Tauranga is on track for its warmest February on record - and the scorching days may linger.

The city is no stranger to high temperatures and has already equalled its 2011 record with an average of 21.7C - with four days to go. Temeratures yesterday reached 25.1C.
Hamilton, Wellington and Dunedin are also on track to break records.

Hamilton has so far recorded its hottest temperatures in 42 years. Hamilton's average of 21.7C is so far beating its average February record of 21.5C, set in 1974.

Wellington's average of 19.6C is also beating its 1998 record of 19.3C, and Dunedin is beating its 1999 record of 17.1 with 17.9C.


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Auckland is its fourth warmest average on record at 22C. The record was set in 1998 with 22.5C.

Christchurch has been its second warmest on record at 18.8C. Its 19.7C record was set in 1998.

Forecasters say the scorching days and cloying mugginess could linger until at least mid next month but weather analysts are divided about what's causing it.

The MetService said El Nino was responsible; Niwa and WeatherWatch argued bouts of rain this summer were out of character for an El Nino season.

MetService and WeatherWatch acknowledged that climate change could be playing a part, but a longer trend of rising temperatures will be needed to confirm that so, for now at least, super-hot summers are not "the new normal".

Meteorologist Georgina Griffiths of MetService said yesterday that with four days of the month to go, four of the six main centres were on track for their warmest February on record.

The previous hottest February in all but two of the major cities was in 1998, the last time there was a "super-strong El Nino".

Ms Griffiths said it was normal for an El Nino summer to have such a high number of February days with temperatures topping 25C, but the slow creep of climate change was probably playing a part as well.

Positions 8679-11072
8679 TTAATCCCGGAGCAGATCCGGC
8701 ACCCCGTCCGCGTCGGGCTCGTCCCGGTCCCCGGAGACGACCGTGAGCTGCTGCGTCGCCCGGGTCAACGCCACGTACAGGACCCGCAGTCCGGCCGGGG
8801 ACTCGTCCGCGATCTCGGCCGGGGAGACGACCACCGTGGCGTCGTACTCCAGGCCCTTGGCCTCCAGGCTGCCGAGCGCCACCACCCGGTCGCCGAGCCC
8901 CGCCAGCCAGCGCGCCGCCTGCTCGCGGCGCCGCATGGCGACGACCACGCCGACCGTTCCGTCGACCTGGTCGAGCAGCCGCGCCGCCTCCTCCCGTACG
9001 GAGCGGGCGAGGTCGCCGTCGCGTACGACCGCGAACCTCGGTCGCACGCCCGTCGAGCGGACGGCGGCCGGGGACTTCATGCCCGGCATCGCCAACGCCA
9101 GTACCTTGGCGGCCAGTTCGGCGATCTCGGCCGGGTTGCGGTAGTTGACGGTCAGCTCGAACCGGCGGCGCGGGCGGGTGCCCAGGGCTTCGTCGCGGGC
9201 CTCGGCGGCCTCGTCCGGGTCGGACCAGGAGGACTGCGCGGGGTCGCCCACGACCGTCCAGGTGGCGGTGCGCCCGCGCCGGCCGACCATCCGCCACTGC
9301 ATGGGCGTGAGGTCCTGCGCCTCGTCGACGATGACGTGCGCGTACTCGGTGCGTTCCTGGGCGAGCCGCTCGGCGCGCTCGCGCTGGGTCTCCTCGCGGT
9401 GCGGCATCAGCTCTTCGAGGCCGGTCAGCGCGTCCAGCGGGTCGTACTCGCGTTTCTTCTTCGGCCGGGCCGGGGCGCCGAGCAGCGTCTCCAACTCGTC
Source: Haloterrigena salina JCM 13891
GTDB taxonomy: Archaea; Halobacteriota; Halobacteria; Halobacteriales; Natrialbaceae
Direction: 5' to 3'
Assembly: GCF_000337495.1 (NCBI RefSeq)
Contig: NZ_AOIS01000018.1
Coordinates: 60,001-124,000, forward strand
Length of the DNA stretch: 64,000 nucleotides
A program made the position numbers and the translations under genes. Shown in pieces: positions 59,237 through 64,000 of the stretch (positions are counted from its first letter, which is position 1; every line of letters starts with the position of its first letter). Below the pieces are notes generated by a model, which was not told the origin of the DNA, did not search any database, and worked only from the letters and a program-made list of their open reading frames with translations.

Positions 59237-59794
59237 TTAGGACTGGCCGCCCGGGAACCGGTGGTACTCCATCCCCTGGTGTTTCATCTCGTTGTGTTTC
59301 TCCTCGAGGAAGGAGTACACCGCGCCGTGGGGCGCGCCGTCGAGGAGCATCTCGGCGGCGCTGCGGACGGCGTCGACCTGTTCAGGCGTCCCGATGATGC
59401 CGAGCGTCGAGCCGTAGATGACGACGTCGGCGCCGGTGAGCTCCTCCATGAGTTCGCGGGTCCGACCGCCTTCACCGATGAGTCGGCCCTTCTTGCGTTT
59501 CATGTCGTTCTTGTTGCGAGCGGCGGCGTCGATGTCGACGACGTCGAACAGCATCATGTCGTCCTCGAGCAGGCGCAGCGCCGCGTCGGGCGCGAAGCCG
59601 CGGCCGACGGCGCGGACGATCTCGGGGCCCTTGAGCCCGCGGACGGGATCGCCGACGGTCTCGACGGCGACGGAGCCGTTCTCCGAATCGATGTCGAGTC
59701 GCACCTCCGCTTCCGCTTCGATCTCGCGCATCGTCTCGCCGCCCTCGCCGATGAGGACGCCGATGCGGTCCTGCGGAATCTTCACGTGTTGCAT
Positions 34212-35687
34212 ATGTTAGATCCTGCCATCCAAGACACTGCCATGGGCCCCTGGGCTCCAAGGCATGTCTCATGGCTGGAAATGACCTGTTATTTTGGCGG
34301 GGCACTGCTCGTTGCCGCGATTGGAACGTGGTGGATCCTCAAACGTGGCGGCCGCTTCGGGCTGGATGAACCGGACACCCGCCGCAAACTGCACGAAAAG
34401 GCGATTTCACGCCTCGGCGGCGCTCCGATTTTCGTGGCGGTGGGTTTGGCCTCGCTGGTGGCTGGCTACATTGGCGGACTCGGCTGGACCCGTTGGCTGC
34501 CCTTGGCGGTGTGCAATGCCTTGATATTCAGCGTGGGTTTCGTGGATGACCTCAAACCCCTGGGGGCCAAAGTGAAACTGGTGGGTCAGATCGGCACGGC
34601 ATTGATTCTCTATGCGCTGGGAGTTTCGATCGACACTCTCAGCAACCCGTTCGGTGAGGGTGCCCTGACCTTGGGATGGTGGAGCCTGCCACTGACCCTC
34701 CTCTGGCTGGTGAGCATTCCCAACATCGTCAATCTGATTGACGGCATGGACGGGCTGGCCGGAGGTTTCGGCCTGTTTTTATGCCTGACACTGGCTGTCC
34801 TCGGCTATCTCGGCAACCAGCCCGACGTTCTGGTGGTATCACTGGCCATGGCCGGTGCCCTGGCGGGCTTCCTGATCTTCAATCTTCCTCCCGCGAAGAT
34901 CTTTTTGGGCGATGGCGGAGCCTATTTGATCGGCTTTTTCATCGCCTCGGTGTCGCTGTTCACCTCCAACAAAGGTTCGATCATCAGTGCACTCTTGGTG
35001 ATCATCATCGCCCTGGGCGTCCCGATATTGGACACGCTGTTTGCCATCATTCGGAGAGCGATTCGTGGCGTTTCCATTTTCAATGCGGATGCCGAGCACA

"Climate change is a long, slow escalator underlying everything. In the short term we have steps up and down - cold seasons, warm ones, because of bog-standard weather," she explained.

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"We got a step up because of the El Nino but there's probably an underlying climate change thing there too."

Ms Griffiths said high temperatures would linger until at least mid next month, when a warmer-than-usual autumn would begin.

The pattern of dry spells broken by rain was likely to continue.

Niwa scientist Chris Brandolino said preliminary predictions indicated the start of next month would be hot and sticky, with humidity in the North Island, and thunderstorms.

A brief cool-down would follow at the end of the first week for much of the country, followed by "settled weather and abnormally warm weather" in the second week.

WeatherWatch head analyst Philip Duncan agreed with Niwa, saying although El Nino could be responsible for hot, dry weather on New Zealand's east coasts, wet weather in other parts of the country was more like a La Nina year.

Meanwhile, Cyclone Winston could finally be petering out. Winston dropped to Category 2 yesterday and WeatherWatch believed it would probably lose its cyclone status altogether at some point yesterday or today.

The track to New Zealand was still unclear, as it had been for half a month now, but Mr Duncan said it was likely Winston would pull down tropical air over the country this weekend, which would merge with a cold front and bring heavy rain to some North Island areas.